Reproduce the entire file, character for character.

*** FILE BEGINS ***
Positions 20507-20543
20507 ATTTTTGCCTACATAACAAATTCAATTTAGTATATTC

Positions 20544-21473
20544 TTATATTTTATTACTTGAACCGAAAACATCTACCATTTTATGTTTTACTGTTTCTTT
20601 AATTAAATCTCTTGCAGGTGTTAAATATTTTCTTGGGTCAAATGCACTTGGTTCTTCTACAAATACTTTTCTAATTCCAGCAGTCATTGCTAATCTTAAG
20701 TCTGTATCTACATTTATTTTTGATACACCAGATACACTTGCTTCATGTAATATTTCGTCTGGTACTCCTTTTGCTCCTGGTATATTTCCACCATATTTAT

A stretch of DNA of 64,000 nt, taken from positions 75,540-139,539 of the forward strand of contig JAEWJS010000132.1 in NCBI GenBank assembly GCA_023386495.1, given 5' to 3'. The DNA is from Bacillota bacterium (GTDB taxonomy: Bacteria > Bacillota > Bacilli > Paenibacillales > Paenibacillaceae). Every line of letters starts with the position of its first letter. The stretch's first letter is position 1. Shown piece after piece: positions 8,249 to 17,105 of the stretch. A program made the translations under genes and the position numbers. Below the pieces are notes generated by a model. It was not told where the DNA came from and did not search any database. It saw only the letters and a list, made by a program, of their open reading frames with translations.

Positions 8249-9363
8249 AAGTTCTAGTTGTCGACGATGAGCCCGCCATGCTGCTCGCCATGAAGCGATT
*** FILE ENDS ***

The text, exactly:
Positions 20507-20543
20507 ATTTTTGCCTACATAACAAATTCAATTTAGTATATTC

Positions 20544-21473
20544 TTATATTTTATTACTTGAACCGAAAACATCTACCATTTTATGTTTTACTGTTTCTTT
20601 AATTAAATCTCTTGCAGGTGTTAAATATTTTCTTGGGTCAAATGCACTTGGTTCTTCTACAAATACTTTTCTAATTCCAGCAGTCATTGCTAATCTTAAG
20701 TCTGTATCTACATTTATTTTTGATACACCAGATACACTTGCTTCATGTAATATTTCGTCTGGTACTCCTTTTGCTCCTGGTATATTTCCACCATATTTAT

A stretch of DNA of 64,000 nt, taken from positions 75,540-139,539 of the forward strand of contig JAEWJS010000132.1 in NCBI GenBank assembly GCA_023386495.1, given 5' to 3'. The DNA is from Bacillota bacterium (GTDB taxonomy: Bacteria > Bacillota > Bacilli > Paenibacillales > Paenibacillaceae). Every line of letters starts with the position of its first letter. The stretch's first letter is position 1. Shown piece after piece: positions 8,249 to 17,105 of the stretch. A program made the translations under genes and the position numbers. Below the pieces are notes generated by a model. It was not told where the DNA came from and did not search any database. It saw only the letters and a list, made by a program, of their open reading frames with translations.

Positions 8249-9363
8249 AAGTTCTAGTTGTCGACGATGAGCCCGCCATGCTGCTCGCCATGAAGCGATT